In Lavinia Meijer’s hands Ludovico Einaudi’s compositions acquire a new significance, whether it be the subtle tension that provides an overarching structure for Ora, the refreshing view of I giorni, the surprising shifts of Dietro l’incanto, the power of Nuvole bianche or the classical beauty of Due tramonti. And just as was the case with her vivid and penetrating interpretations of Philip Glass’s compositions, so she has proved herself a pioneer in this field, too. “Jazz, pop, electronic music, theatre, I am keen to explore them all in order to discover what I can use here. I always try to expand my horizons. I’m not afraid of defying expectations. It was this that brought me to Philip Glass and the world of minimalism, a kind of music about which I knew very little before my encounter with Glass. The present project has a different focus to it. Einaudi’s music encourages me to experiment and to play in a way that is improvisatory in character. This became even clearer to me when I met Einaudi and he played passages from his works on the piano. ‘Let it flow,’ he kept saying to me.”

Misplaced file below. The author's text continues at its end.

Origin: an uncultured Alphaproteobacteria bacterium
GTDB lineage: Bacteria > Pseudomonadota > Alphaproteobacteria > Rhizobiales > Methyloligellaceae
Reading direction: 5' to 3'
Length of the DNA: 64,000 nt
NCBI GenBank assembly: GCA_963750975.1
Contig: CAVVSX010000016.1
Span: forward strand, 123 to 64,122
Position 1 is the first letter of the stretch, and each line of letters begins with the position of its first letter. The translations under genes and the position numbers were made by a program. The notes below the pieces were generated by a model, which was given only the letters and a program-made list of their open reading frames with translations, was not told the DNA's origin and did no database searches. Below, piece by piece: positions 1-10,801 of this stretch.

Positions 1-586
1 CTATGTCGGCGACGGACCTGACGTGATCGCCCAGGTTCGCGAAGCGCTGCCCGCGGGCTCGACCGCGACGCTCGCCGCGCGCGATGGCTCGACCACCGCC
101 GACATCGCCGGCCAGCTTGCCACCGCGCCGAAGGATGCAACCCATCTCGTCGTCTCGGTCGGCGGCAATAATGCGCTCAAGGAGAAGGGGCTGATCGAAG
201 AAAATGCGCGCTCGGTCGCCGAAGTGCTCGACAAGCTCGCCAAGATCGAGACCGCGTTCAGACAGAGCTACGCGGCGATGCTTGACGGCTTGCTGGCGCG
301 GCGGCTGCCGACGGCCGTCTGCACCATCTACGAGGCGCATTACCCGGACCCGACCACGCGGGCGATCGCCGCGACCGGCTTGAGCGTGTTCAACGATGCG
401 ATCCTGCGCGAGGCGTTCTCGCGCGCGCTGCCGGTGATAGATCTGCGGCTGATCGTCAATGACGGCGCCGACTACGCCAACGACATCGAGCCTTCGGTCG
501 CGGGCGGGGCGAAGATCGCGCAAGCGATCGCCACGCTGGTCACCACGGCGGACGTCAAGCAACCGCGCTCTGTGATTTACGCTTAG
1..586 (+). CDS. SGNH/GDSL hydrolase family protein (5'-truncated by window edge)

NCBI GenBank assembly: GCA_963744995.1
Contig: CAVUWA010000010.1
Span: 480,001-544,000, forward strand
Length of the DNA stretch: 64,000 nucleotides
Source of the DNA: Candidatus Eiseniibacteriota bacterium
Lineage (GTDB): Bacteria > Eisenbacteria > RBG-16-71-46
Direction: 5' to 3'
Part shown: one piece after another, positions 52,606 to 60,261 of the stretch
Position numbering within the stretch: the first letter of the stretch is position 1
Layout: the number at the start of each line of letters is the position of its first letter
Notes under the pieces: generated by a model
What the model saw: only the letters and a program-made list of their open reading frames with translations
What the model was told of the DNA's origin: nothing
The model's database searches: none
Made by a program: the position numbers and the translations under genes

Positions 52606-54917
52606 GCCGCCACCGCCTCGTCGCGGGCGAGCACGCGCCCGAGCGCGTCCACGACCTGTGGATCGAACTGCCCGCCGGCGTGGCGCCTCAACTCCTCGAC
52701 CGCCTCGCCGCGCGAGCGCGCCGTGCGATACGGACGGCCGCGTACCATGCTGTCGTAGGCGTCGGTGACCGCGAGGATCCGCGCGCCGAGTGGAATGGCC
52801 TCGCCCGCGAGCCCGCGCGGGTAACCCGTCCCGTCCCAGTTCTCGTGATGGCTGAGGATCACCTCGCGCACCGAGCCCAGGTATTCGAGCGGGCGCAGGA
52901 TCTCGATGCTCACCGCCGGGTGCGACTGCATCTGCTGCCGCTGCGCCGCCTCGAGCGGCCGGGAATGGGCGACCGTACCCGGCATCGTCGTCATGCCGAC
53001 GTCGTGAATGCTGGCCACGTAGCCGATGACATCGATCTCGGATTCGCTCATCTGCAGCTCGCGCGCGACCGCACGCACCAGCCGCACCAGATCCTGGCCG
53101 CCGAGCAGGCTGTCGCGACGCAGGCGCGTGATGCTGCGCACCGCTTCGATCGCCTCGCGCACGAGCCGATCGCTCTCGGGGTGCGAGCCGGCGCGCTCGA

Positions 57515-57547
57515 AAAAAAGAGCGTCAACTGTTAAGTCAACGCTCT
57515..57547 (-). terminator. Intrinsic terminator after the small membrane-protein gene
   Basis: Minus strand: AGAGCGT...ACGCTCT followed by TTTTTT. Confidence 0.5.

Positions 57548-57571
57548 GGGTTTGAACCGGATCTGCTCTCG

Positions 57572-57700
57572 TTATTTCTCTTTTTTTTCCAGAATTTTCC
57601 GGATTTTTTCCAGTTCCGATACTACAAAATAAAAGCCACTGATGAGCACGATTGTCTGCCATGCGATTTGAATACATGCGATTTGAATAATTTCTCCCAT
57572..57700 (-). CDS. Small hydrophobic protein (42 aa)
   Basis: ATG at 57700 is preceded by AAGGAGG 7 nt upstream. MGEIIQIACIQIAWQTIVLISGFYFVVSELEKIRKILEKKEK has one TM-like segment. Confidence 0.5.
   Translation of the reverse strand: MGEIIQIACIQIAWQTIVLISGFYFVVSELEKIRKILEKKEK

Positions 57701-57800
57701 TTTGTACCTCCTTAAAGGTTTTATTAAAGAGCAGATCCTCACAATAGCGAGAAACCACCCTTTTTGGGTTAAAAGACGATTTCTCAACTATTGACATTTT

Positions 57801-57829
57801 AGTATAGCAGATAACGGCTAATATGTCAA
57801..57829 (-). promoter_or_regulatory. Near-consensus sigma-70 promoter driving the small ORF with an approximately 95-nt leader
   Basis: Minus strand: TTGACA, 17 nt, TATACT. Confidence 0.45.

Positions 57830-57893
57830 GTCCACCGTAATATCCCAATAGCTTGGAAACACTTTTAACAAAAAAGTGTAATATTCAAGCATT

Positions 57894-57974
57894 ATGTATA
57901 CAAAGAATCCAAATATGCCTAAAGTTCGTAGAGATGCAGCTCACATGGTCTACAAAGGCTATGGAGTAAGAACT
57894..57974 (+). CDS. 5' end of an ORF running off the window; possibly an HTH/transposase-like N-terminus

“This sense of flow and the feeling of freedom were two things I took away with me from my meeting with Einaudi and that follow on from the way in which I too have developed in the field of improvisation. In 2009 I returned to Korea and met my biological father, and it was then that I started to hear and perceive music in a freer way. This journey made me more grown-up and more self-assured. I brought this freedom and this experience of life to Einaudi’s compositions, with the result that there is a reciprocal interplay between the music that I am playing and my own personal experience. My experience of Einaudi’s music will also be carried forward into other projects: his music speaks to me through my fingers and through my harp and overcomes all limitations. The works that are presented here fill me with both joy and deep emotion, and it is this that I should like to share with my audiences – in the hope that I can solve some of the puzzles that are bound up with Einaudi’s music. Or perhaps it would be even better if I were able to magnify those puzzles.”
Translation: Stewart Spencer